I like the summer heat, much preferring to be a bit too hot but avoiding the freezing winters. However, this summer our beautiful Coastal Georgia is hot, rainy, and humid, like a sauna on the planet Venus! One of the things that I hadn’t considered when we moved to this great part of the world was the melting effect on my makeup on these steamy summer days.
I have become quite the expert at repairing melting makeup during the course of my working day in between meetings. I often remember my old fashioned school ‘head-mistress’ (principal) back in England in the 1970s and 80s, who always told us girls that “horses sweat, men perspire and ladies glow”. She had clearly never visited Coastal Georgia in August!
So, what is the history of makeup or to paraphrase my husband – ‘why do you always bother to do this, and why does it take so long’? The short answer is that I like to feel and look my best before facing the world. History shows that this is true of people through the ages, with women sometimes risking their health and wellbeing to enhance their looks by the standards of their time.
The use of cosmetics dates back to the ancient world around 10,000 BC with Egyptians using scents and creams made from natural herbs and oils to protect their skin against the hot sun and to mask body odor. There is evidence that the use of some perfumes were also related to religious rituals. Six thousand years later, Egyptian women were applying pastes to their faces and black powders around their eyes – think of Queen Cleopatra’s image. Meanwhile, ancient Chinese and Japanese people were whitening their complexions with rice powder, and more dangerously the ancient Greeks were using lead to achieve the same result. There is also evidence that ancient Indian and North African cultures started the use of henna, a tropical shrub used for color dying, to decorate their hands and feet for weddings and other special occasions.
During the Renaissance, from the fourteenth to the seventeenth century, aristocratic European women – including famously Queen Elizabeth The First of England, lightened their complexions with dangerous white lead and copper paint, and sometimes even arsenic powder! Meanwhile, France became a center of perfume making. By the 1800s, zinc oxide replaced more dangerous ingredients in facial powder, but during Queen Victoria’s long reign from 1837-1901, she declared the use of make up “vulgar” and only acceptable for use by actors on the stage.
Over here, Americans of the upper classes wore makeup during the 18th century but after the American Revolution, the use of what was commonly called “paint” became socially unacceptable and associated with ladies of the night. For most of the nineteenth century, women relied on home-made recipes to lighten and improve their complexions and appear naturally pretty. By the end of the nineteenth century entrepreneurs began to produce lines of “natural” looking cosmetics and this is when a New York based called “The California Perfume Company”, began an agent system for distribution, targeting housewives as their sales agents. This turned into the company Avon Products, now a $6 billion business, which allowed women to combine socializing and making their own money. As more women entered the workplace, especially during the First World War, there was a rising demand for cosmetics.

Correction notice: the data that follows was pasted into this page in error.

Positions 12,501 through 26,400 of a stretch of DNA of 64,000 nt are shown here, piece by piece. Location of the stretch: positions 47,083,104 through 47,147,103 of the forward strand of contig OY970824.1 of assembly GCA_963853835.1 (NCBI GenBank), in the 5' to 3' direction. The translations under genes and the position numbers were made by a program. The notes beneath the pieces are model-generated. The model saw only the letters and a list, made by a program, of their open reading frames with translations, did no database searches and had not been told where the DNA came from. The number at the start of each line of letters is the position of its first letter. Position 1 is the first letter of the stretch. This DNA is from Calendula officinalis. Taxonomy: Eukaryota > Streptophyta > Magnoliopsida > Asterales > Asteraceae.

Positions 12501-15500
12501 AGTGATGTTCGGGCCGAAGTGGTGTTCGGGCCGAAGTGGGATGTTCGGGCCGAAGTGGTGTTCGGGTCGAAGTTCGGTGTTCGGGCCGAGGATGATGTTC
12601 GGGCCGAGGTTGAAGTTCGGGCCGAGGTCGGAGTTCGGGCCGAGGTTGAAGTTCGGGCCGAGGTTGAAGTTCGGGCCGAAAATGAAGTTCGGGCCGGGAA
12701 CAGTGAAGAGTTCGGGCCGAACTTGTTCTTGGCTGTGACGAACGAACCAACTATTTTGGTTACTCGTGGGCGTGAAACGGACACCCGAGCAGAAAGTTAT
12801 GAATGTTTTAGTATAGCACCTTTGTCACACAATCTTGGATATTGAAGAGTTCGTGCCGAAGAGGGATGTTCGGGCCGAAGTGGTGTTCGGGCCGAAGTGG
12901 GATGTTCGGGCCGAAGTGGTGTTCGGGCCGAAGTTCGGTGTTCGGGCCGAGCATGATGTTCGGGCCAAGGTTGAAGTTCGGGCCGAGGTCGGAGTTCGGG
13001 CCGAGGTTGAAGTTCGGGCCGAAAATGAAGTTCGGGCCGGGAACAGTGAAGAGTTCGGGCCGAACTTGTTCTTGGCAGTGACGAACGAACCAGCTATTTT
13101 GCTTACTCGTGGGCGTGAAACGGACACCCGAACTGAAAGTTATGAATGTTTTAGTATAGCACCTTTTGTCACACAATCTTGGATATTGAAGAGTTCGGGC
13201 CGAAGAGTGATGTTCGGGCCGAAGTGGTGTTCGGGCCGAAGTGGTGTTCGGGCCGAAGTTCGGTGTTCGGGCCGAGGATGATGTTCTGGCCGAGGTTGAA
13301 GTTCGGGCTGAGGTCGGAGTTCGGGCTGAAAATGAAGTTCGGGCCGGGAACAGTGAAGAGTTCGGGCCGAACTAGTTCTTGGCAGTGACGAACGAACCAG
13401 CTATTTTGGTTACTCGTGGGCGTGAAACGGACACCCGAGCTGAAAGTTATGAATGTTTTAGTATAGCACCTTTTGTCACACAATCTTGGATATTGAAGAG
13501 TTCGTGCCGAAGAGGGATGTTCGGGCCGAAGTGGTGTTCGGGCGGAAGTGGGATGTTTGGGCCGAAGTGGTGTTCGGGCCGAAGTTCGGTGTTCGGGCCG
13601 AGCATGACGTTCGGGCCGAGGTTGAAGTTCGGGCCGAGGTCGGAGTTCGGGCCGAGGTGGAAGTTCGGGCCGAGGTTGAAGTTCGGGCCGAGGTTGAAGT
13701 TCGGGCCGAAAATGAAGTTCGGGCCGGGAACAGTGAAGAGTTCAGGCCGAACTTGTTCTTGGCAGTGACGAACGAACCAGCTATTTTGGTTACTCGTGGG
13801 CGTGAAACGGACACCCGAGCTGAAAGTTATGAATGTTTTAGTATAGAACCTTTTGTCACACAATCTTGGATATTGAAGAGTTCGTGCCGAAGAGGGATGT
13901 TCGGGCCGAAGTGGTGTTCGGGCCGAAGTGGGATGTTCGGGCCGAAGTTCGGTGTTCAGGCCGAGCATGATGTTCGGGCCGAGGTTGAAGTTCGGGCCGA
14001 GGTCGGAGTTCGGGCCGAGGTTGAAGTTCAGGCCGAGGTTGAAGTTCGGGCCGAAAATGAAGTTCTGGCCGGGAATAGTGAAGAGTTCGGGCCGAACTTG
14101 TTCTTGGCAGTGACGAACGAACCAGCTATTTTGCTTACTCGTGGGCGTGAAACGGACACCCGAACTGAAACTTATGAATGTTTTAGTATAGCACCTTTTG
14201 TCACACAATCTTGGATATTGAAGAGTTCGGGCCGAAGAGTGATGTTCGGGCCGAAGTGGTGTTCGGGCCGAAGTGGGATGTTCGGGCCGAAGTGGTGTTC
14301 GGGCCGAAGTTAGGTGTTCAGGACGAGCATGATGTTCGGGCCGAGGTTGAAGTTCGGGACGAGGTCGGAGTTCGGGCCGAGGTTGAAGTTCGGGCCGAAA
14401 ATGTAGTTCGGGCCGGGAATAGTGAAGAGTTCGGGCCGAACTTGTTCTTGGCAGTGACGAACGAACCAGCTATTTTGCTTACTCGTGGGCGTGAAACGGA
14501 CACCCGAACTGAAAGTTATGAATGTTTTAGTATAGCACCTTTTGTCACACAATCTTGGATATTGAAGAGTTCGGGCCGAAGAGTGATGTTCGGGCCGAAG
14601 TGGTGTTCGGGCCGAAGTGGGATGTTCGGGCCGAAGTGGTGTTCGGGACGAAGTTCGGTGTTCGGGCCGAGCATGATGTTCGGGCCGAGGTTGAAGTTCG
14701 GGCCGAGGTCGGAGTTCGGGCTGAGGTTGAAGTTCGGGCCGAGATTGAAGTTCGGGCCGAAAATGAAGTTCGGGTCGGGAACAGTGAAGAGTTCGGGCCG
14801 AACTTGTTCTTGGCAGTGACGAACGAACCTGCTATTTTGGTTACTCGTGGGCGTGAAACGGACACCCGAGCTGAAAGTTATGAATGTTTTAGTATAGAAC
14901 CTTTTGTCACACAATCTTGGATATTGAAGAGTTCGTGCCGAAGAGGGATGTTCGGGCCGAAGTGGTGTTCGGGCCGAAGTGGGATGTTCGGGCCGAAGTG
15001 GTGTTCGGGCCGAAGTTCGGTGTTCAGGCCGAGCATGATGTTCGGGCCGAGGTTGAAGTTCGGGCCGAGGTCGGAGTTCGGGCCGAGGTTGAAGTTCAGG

By the time the roaring 1920s came along, flapper fashion featuring dark eyes, red lipstick, and nail polish along with the suntan became popular; think Coco Chanel. Makeup became socially acceptable and aspirational. Spending on cosmetics increased dramatically when millions more women entered the workforce during the Second World War, gaining greater social and financial independence. Makeup was used to reassert femininity, and when nylon stockings became unavailable because of war-time shortages, women turned to leg make-up—paint-on hosiery! Cosmetics, especially lipstick, had become such an essential part of American femininity that the federal government retracted its wartime materials-rationing restrictions on cosmetics manufacturers in order to allow and even encourage the use of makeup. As Kathy Peiss writes in her book “Hope in a Jar,” the use of makeup had become “an assertion of American national identity.”
After the war, most women wore lipstick, and companies like Avon and Revlon capitalized on this fashion trend. By the 1950s and 1960s, teenage girls were commonly wearing makeup, and by the late 1960s, using makeup became politicized. Counter-cultural movements celebrated ideals of natural beauty, including a rejection of makeup altogether. Cosmetics companies returned to advertisements that claimed that their products provided a “natural” look. Then, by the 1980s when I started to experiment with makeup, things seem to have gone full circle as my teenage friends and I started wearing heavy layers and bright colors – just like Madonna and Cyndi Lauper in their heydays.
There is more information at www.cosmeticsinfo. org, an information site sponsored by the trade group Personal Care Products Council.
I say goodbye this week with a quote attributed to the beautiful Marilyn Monroe.
“A smile is the best makeup any girl can wear.”
God Bless America and stay cool out there!
Lesley grew up in London, England and made Georgia her home in 2009. She can be contacted at lesley@lesleyfrancispr. com or via her PR and marketing agency at www.lesleyfrancispr.com